Origin and History of Ayurveda

Ayurveda originated in the distant past under the aegis of ancient Indian Rishis but documentary proof of the exact period are unavailable. There are mythological stories about Lord Dhanwantari and the physicians of the Devas, the twins, Ashwini Devatas sprinkled about in Indian folklores. From the periodic mentions of different kinds of medicines in the four Vedas it is obvious that Indian medicines pre date them, which means, it is a system that is at least 4000 years old.

The Rishis in their rudimentary huts in the deep jungles did intensive research and through rigorous trial and error formulated medicines both herbal concoctions and compounds of minerals thousands of years back. That this system survives, nay thrives even now without any change in the fundamentals is proof of its efficacy and effectiveness. Since Atharva Veda has the clearest and most comprehensive descriptions of treatments and medicines Ayurveda is considered an auxillary (Upaveda) of Atharva Veda.

A large volume of original research happened in Ayurveda in the period 2000 BC - 1000 BC. There were periodic congresses where the Rishis discussed and debated diseases and therapies, the minutes of which were recorded in what are called the Samhitas. The Charaka, Susrutha and Ashtanga Hridaya are the most popular among these. Charaka Samhita is a treatise on General Medicine, Susrutha Samhita on Surgery, while Ashtanga Hridaya is more comprehensive covering all the eight branches of medicine from General Medicine, Surgery, Pediatrics, Psychiatry, Geriatrics, ENT, Toxicology to exotic subjects as Aphrodisiac and Tantric Medicine.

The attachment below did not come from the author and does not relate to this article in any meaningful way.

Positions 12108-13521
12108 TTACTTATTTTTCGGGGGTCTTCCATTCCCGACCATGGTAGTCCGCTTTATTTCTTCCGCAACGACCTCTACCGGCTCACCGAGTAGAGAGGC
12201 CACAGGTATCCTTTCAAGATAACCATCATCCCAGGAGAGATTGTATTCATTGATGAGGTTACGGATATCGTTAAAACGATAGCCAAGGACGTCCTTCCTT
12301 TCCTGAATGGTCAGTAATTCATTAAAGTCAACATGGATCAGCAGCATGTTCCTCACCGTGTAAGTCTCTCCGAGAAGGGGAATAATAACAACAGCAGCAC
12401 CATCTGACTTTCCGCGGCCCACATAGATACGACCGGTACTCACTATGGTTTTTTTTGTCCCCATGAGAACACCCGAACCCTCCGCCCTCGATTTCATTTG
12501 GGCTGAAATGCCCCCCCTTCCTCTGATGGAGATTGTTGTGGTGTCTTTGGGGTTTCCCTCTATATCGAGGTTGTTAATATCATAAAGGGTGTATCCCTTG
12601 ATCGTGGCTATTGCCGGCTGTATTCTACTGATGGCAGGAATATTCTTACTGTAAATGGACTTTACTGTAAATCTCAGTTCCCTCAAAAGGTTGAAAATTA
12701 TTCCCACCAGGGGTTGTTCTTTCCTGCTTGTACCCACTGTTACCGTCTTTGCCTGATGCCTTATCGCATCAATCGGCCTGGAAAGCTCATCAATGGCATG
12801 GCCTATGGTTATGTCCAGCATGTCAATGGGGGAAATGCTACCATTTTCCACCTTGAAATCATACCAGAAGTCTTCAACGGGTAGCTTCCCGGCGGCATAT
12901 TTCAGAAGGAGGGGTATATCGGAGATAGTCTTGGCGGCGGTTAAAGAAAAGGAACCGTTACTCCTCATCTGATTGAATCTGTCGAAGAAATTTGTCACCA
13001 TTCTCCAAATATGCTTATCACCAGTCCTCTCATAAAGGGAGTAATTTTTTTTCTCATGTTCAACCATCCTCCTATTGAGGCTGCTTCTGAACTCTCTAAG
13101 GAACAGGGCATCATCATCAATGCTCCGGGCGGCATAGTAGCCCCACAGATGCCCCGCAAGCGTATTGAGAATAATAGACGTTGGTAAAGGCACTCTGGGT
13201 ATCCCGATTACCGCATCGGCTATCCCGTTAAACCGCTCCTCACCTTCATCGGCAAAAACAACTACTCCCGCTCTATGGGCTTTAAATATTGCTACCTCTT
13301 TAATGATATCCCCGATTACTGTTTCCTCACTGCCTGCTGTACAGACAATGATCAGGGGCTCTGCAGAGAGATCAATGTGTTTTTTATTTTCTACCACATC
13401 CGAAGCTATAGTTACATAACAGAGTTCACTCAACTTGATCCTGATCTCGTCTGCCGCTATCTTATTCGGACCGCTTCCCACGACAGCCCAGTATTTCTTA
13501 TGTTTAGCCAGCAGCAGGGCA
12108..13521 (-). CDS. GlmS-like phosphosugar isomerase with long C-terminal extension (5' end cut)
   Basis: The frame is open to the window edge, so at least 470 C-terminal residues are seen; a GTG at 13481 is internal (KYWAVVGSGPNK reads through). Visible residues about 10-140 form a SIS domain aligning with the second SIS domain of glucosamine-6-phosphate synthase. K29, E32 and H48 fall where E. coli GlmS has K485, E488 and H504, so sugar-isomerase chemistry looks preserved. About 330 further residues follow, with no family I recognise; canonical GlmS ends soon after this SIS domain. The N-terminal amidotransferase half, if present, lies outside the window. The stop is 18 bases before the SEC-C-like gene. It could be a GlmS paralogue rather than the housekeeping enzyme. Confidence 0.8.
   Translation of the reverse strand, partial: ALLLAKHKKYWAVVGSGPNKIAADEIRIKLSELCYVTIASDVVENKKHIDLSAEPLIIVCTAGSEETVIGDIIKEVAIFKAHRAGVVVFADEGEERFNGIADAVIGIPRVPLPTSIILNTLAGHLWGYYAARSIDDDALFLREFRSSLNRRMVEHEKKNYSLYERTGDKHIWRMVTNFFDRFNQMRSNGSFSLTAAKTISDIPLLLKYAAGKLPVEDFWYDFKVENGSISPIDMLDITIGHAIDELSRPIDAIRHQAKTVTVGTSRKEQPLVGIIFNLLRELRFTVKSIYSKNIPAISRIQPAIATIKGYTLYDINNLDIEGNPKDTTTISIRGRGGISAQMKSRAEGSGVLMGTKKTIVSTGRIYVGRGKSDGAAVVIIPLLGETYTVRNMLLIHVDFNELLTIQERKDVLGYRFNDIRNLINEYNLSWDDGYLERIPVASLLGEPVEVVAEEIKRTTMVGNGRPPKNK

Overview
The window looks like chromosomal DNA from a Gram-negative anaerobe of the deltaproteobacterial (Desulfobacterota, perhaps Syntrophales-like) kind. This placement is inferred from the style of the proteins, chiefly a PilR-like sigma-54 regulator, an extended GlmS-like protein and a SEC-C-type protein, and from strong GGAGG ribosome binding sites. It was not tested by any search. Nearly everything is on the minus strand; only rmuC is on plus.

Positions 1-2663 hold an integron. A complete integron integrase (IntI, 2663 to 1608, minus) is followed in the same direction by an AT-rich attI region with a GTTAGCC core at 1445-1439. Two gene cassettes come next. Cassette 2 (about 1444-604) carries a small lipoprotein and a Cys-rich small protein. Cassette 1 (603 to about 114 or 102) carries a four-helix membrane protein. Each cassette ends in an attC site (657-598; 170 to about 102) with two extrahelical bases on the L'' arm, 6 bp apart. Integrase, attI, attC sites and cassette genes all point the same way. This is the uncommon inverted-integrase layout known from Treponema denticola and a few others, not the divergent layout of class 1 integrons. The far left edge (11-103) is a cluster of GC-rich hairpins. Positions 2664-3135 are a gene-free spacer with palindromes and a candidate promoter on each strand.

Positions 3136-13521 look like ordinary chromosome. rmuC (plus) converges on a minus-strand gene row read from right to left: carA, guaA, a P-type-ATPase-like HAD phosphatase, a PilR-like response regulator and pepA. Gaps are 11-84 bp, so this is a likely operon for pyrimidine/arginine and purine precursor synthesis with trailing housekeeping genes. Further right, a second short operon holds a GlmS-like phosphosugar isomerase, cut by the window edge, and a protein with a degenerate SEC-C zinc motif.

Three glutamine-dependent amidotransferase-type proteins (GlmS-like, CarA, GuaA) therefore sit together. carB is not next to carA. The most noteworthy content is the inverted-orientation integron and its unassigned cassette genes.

Presently, these three Samhitas are widely followed by Ayurvedic practitioners across the country with Ashtanga Hridaya being the favourite among Kerala physicians. These were compiled approximately between 1500 BC - 500 BC. A lot of research happened during the 3rd century onwards on alchemy of minerals and metals, including mercury and a number of medications were invented during this time. These were more effective and faster compared to herbal ones and of great help during crisis situations. But on the other hand they had side effects which prevented many traditional physicians (Vaidyas), especially Kerala ones from prescribing it unless all options were exhausted.

During this period the Arab and Chinese travelers brought with them their own systems of medicines and some of these were incorporated into the mainstream Ayurveda practice after due consideration. But with the advent of the British came the western system of medicine and due to lack of encouragement and patronage of the rulers and sometimes even hostile opposition, original research came to a grinding halt. Even otherwise from around 800 AD most of the books on Ayurveda were more commentaries than unique research.

It was only with independence with active encouragement from different governments that Ayurveda has started gaining popularity once again, but even then the research part is just limping along. With the acceptance Ayurveda has gained as an alternative system of medicine in foreign lands, especially in western countries there is hope that this may change soon.